Immunisation

Why vaccinate your child?

As a parent, you may not like seeing your baby or child being given an injection. However, vaccination is an important step in protecting your child against a range of serious and potentially fatal diseases.
 
Vaccinations are quick, safe and extremely effective. Once your child has been vaccinated against a disease, their body can fight it more effectively. If a child isn’t vaccinated, they will have an increased risk of catching the illness.
 
There will always be some children who are unavoidably unprotected because:
 
  • they can’t be vaccinated for medical reasons
  • they’re too young to be vaccinated
  • they can’t get to the vaccine services
  • the vaccine doesn’t work (although this is rare)
 
However, if more parents have their children vaccinated, then more children in the community will be protected against an illness. This lowers the chance of an disease outbreak.
 
The only time that it’s safe to stop vaccinating children against an illness is when the disease has been wiped out worldwide.
 
For example, when every country had eliminated smallpox in 1979, vaccination against the disease was stopped. It’s hoped that polio will soon be eradicated and that measles will follow.

Can you overload a child’s immune system?

You may be concerned that too many vaccines at a young age could “overload” your child’s immune system, but this really isn’t the case. Studies have shown that vaccines don’t weaken a child’s immune system.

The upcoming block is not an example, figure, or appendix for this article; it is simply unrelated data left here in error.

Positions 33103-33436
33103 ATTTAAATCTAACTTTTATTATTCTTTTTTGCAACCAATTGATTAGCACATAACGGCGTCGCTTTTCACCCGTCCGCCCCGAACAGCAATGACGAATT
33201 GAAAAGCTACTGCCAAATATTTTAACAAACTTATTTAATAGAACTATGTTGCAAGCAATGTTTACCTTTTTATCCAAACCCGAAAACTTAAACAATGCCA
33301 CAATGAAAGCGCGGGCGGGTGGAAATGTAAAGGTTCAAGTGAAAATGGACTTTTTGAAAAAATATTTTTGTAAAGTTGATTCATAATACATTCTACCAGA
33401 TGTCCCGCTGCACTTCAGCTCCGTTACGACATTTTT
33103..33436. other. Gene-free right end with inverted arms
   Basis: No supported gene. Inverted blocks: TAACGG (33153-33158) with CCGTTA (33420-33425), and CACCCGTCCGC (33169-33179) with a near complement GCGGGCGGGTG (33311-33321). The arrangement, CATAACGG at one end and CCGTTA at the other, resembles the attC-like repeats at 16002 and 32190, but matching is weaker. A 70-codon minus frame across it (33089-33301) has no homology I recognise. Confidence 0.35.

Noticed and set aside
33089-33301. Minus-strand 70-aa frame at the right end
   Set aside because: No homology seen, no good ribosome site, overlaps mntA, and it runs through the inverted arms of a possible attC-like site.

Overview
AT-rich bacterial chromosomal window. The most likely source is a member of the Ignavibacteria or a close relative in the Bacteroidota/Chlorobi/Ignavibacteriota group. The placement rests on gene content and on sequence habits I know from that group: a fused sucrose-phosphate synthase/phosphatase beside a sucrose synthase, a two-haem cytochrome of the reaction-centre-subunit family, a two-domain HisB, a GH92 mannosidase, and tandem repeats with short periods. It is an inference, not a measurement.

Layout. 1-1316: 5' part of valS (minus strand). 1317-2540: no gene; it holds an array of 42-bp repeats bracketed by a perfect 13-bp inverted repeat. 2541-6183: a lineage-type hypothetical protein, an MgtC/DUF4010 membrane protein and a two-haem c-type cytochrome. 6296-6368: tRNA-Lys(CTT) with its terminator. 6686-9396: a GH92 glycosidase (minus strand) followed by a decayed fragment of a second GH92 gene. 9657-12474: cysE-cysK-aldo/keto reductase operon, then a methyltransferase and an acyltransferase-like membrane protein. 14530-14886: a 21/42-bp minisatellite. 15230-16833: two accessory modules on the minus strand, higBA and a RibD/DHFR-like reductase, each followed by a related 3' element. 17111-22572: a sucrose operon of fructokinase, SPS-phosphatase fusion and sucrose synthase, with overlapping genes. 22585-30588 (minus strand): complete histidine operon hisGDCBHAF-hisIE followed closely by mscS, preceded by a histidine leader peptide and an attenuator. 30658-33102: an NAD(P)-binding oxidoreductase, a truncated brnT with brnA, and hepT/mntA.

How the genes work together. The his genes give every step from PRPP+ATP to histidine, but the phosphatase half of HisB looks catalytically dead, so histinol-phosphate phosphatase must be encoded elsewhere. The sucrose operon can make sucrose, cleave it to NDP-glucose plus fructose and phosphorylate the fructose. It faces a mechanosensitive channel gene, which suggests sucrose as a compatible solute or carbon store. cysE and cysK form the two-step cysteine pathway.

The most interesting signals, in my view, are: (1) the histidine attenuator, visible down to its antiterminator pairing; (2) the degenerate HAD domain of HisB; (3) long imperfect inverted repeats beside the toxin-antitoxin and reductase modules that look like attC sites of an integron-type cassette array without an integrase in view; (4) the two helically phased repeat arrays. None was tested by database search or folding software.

As soon as a baby is born, they come into contact with a huge number of different bacteria and viruses every day, and their immune system copes well.
 
The bacteria and viruses used in vaccines are weakened or killed, and there are far fewer of them than the natural bugs that babies and children come into contact with. In fact, if a child was given 11 vaccines all at the same time, it would only use a thousandth of their immune system!

How vaccines work

Vaccines work by stimulating our immune system to produce antibodies (substances produced by the body to fight disease) without actually infecting us with the disease.
 
They trigger the immune system to produce its own antibodies, as though the body has been infected with a disease. This is called “active immunity”. If the vaccinated person then comes into contact with the disease itself, their immune system will recognise it and immediately produce the antibodies they need to fight it.
 
Newborn babies are already protected against several diseases, such as measles, mumps and rubella, because antibodies have passed into them from their mothers via the placenta. This is called “passive immunity”. Passive immunity only lasts for a few weeks or months.
 
In the case of measles, mumps and rubella, it may last up to one year (which is why the MMR jab is given to children just after their first birthday).

How are vaccines made?

The first step is to make the organism (called the pathogen) that produces the disease. The pathogen is a virus or a bacterium. Viruses and bacteria can be mass produced in the laboratory by infecting cells grown in tissue culture.
 
The pathogen must then be altered to ensure that it doesn’t trigger the disease itself. This can be done by:
 
  • weakening, or “attenuating”, it by growing it repeatedly to select a strain that’s less dangerous – MMR vaccines are attenuated
  • taking out the part of the pathogen that causes the immune response and using this in the vaccine – the Hib vaccine is made in this way
  • using the toxin that the pathogen makes and inactivating it – this is how the tetanus vaccine is produced
 
The treated pathogen is then combined with other ingredients, such as stabilisers and preservatives, to produce a vaccine dose.